Peace Seeker

Through his memoirs, and the help of his writing seminars class, the Rev. John Mote, a conscientious objector, battles an unfair label.

April 01, 2002|By Carl Schoettler | Carl Schoettler,SUN STAFF

The Rev. John A. Mote's life of conscience, compassion and commitment would seem beyond reproach.

But a single word -- "poor" -- scrawled on an "other than honorable" Army discharge nearly 56 years ago still echoes in his memory like a false alarm struck only this morning.

"Character ... Poor." It's a description probably no one has ever used to describe Mote except the U.S. Army.

Mote is 82 now, and the label still stings. He's a Methodist clergyman who only really retired a couple of years ago. He served mostly at impoverished inner-city churches in Baltimore and Washington.

"He's a wonderful man," says Betty Hyatt, a longtime East Baltimore community activist. She was a parishioner and later an employee at the Caroline Street Methodist Church when Mote took over as pastor nearly 50 years ago. They've been friends ever since.

"He's a fine, fine person," she says.

"I think he felt called to work in an area where he could serve the poor and those people who at times had been disenfranchised," Hyatt says. "A very feeling person, he had a real honest, honest, interest in the people he worked with. He has a warmth about him that people remember."

That's pretty much the general feeling about Mote. When he read from a memoir he wrote for Diane Scharper's class at Towson University this semester, his classmates all were touched, including a woman whose husband died in the Korean War and a World War II veteran whose ship was blown from under him by a mine.

They've rallied behind him in an attempt to get his discharge reconsidered.

In 1944, when he asked to be released from the Army as a conscientious objector, Mote was a 24-year-old attendant at Valley Forge General Hospital in Pennsylvania. He had been in the Army nearly two years.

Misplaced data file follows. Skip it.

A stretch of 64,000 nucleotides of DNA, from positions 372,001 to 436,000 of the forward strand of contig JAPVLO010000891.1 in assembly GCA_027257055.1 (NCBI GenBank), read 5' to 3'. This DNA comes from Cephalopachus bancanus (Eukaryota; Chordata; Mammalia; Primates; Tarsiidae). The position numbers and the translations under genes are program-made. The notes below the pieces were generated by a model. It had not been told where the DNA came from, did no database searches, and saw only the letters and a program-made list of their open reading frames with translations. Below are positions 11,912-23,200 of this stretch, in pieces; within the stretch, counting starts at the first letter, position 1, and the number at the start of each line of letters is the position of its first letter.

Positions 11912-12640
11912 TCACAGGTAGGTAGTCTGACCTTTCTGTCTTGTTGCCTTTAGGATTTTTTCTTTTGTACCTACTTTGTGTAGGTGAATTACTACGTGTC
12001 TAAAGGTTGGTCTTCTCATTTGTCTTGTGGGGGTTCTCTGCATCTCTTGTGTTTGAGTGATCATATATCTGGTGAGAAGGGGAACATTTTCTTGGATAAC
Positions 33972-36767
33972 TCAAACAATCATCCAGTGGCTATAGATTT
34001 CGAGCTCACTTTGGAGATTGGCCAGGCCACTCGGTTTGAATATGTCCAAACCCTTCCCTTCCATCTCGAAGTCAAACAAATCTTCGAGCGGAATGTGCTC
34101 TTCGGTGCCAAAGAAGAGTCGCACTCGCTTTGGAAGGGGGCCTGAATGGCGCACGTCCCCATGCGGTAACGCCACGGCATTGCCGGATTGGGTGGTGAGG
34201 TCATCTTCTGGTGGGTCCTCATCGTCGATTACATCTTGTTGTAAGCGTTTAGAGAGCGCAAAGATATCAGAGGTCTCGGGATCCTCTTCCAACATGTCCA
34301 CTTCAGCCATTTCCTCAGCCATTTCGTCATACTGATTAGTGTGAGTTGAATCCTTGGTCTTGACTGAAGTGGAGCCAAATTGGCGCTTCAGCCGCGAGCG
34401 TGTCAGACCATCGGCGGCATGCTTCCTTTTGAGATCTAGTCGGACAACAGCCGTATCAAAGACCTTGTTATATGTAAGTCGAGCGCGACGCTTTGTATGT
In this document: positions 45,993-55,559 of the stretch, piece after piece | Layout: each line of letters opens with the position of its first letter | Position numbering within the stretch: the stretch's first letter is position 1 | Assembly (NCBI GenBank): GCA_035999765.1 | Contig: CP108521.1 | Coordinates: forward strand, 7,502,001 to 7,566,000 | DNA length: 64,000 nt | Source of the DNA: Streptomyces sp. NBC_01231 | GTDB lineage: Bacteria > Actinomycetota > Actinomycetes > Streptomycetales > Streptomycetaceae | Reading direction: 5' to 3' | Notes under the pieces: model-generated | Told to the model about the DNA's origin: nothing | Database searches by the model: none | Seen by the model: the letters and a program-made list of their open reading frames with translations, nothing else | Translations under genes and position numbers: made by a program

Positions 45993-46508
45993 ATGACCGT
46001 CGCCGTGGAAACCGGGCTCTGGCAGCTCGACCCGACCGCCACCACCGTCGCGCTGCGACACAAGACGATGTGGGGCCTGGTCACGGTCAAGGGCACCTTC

"To compromise with conscience is to lose it," he wrote in his letter requesting separation. "To lose conscience is to destroy one's individual consciousness of God."

He was a very serious young man. He used his weekend passes to attend Bible study classes at Pendle Hill, a Quaker community at nearby Wallingford, Pa. He was a conscientious objector when he went into the Army in August 1942. He pretty much still is.

"Yes, I still hold on to these beliefs pretty strongly ... have for a long, long time, 60 or 70 years," he says during a conversation at the Pickersgill retirement community where he lives with Maxine, his wife of 49 years.

"However, the fact that I have this belief has often raised in my mind, the idea of -- am I facing reality, or am I just a dreamer thinking that you can deal with what goes on in the world and do it successfully in a non-violent fashion?"

In 1944 at Valley Forge hospital, he appeared before a "Section VIII" board of officers and received what used to be called a "blue" discharge. On the line marked "Character," a warrant officer scrawled, "Poor per Bd proceedings V.F.G.H. dated 1 June 1944."

Character ... Poor!

"That conclusion hit me like a slap in the face," he says. "I didn't expect that."

He's appealed that judgment several times. He once asked a colonel at the Pentagon: "On what basis did they decide my character was poor?

"I have the Good Conduct Medal," he said. "I had a Pfc. Stripe, with recommendation for corporal. All my fellow workers say I did excellent work. On what basis was it concluded my character was poor? [The colonel] said: `It wasn't on the basis of what you did, but on what you threatened to do.'"

What did you threaten to do? he's asked.

"To refuse to do duty."

But, in fact, he never did. He never stopped doing his duty.

Vincent Kimball, a former high school English teacher in Scharper's memoir class, is determined to get Mote's less than honorable discharge upgraded.

"He's very soft-spoken," Kimball says. "He strikes me as the type of person who expects people to do the right thing, and he's hurt when they don't. He's not one to raise his voice. In this one he needs to raise his voice. It's an injustice."

Kimball fired off letters to Sens. Barbara Mikulski and Paul Sarbanes, Rep. Robert Ehrlich and even Kweisi Mfume, president of the NAACP. Mfume had seemed especially sympathetic when he was a congressman, and Mote had sought his aid for an appeal in 1989. So far there has been no response.

The Army's procedure for change is cumbersome and demanding, but correction is not impossible.

Among Mote's problems is a Catch-22. The Army's Board for Correction of Military Records told him that because his records were among 18 million destroyed by fire, his case could not be documented. The records could not be located.

"It is impossible to make a fair, impartial and equitable determination of your application," a board official wrote. "There is a presumption that what the Army did in your case was correct. The burden of proving otherwise is your responsibility."

Kimball says: "Isn't that the opposite of what we've been taught? He's guilty until proven innocent."

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